Thursday, October 06, 2005

Medicaid contract awarded

Source: KCS
Credit: The
Kansas City Star
Thursday, October 6, 2005
Section: METROPOLITAN, Page B3

JEFFERSON CITY - Missouri awarded a contract Wednesday for medical transportation services for the poor, choosing a company that won the business last year but lost it after protests by another bidder.

The Office of Administration said it chose Atlanta-based LogistiCare Inc. for the new contract to provide Medicaid patients with nonemergency rides to places such as doctor's offices.

The contract will cost the state $25.6 million a year.

That compares with $40.4 million the state paid in the last fiscal year to the current contractor, Medical Transportation Management Inc. of Lake St. Louis, Mo.

Last week, the attorney general's office announced that Medical Transportation Management was paying $2.4 million to resolve a state investigation.

Attorney General Jay Nixon said he looked into concerns about Medicaid fraud, contract problems and antitrust violations.

MTM said its contract had been a good deal for the state, which paid a flat monthly rate even as the clients served and the number of trips grew.

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Tuesday, October 04, 2005

Audit finds overspending for Medicaid, transportation expenses

By Tim Hoover

Source: KCS
Credit: The
Kansas City Star
Tuesday, October 4, 2005

JEFFERSON CITY - The state of Missouri could save millions of dollars by properly bidding and monitoring Medicaid services for medical equipment and non-emergency transportation, according to an audit released Monday.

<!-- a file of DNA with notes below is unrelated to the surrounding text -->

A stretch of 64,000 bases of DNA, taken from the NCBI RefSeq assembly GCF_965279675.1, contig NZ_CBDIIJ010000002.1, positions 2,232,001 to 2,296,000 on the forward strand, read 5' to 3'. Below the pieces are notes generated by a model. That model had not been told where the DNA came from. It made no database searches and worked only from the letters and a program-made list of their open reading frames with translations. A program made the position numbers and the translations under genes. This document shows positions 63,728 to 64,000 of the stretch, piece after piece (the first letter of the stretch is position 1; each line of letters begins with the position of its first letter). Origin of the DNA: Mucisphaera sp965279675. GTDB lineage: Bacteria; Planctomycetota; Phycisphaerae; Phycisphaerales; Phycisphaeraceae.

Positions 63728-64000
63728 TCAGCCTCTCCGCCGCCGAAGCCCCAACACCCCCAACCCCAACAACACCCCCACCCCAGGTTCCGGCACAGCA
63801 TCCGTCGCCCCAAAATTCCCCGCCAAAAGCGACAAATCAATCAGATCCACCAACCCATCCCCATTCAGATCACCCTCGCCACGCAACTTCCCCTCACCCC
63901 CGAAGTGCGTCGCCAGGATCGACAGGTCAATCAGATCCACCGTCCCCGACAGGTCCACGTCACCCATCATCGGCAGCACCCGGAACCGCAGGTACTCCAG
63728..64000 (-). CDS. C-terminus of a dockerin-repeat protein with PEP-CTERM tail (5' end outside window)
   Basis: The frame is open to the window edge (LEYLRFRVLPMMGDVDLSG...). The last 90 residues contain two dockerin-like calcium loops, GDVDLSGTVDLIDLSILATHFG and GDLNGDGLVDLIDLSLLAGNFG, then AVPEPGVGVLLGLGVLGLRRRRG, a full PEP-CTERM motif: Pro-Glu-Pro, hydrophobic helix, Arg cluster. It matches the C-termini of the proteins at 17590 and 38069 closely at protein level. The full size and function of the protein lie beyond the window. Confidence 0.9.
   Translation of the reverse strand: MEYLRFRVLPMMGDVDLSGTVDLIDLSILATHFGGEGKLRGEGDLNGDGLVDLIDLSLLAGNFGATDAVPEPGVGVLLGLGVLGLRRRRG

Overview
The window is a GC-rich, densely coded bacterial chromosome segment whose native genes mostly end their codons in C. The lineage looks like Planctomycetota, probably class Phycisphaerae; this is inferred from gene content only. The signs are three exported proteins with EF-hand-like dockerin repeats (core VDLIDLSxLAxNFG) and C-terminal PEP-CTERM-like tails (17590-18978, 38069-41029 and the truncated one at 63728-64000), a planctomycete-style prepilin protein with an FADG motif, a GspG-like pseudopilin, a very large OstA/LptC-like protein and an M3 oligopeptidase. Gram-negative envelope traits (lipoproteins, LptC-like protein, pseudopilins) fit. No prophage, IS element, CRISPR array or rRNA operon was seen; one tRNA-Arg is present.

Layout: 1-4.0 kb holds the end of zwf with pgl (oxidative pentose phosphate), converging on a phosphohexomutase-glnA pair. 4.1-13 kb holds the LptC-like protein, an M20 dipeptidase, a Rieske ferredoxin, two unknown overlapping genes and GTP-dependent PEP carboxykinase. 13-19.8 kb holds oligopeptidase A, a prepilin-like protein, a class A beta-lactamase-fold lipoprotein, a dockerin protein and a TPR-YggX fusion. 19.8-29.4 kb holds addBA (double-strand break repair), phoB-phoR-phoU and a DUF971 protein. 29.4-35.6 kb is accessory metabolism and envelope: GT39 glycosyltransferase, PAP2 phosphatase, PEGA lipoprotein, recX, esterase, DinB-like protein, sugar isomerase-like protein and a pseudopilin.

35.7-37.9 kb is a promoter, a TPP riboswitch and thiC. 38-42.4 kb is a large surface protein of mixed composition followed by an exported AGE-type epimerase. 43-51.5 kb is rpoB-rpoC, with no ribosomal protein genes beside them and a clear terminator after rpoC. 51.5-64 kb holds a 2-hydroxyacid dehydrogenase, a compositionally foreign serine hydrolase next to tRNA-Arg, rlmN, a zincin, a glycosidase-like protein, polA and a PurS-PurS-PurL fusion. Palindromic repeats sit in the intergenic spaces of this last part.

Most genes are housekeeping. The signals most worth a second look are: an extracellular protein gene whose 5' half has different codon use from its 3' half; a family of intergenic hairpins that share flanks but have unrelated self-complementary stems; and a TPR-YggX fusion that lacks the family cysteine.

The report released by state Auditor Claire McCaskill followed an announcement last week by Attorney General Jay Nixon that his office had settled a fraud case against the company that has been providing non-emergency transportation for Medicaid recipients to places like doctors' offices and pharmacies.

In that case, Lake St. Louis-based Medical Transportation Management Inc. agreed to pay the state $2.4 million after Nixon's office alleged the company had overbilled or fraudulently billed the state for Medicaid clients' trips to medical providers.

The actions of McCaskill and Nixon, both Democrats, come at a time when a Republican-led commission of lawmakers is studying how to restructure the state's Medicaid program, which covers nearly 1 million people. The GOP-controlled legislature earlier this year eliminated Medicaid coverage for about 90,000 people, and much of the debate on the issue has centered on fraud by recipients.

McCaskill said Monday there is not enough emphasis on fraud by providers.

"The vast majority ... of Medicaid fraud that has been found has been ... perpetrated by providers, not by recipients," she said. "Frankly, I think it is tiresome to most Missourians to continue to have this rhetoric that the Medicaid problem should be borne on the backs of recipients."

Deborah Scott, a spokeswoman for the Department of Social Services, said the agency does not give any more weight to fraud by providers than it does to fraud by recipients.

"We have always viewed the issue of waste, fraud and abuse from both ends of the spectrum," Scott said.

Though McCaskill's audit examined practices that occurred under Democratic Gov. Bob Holden's administration, she said Republican Gov. Matt Blunt's administration has not corrected some of the problems she pointed out.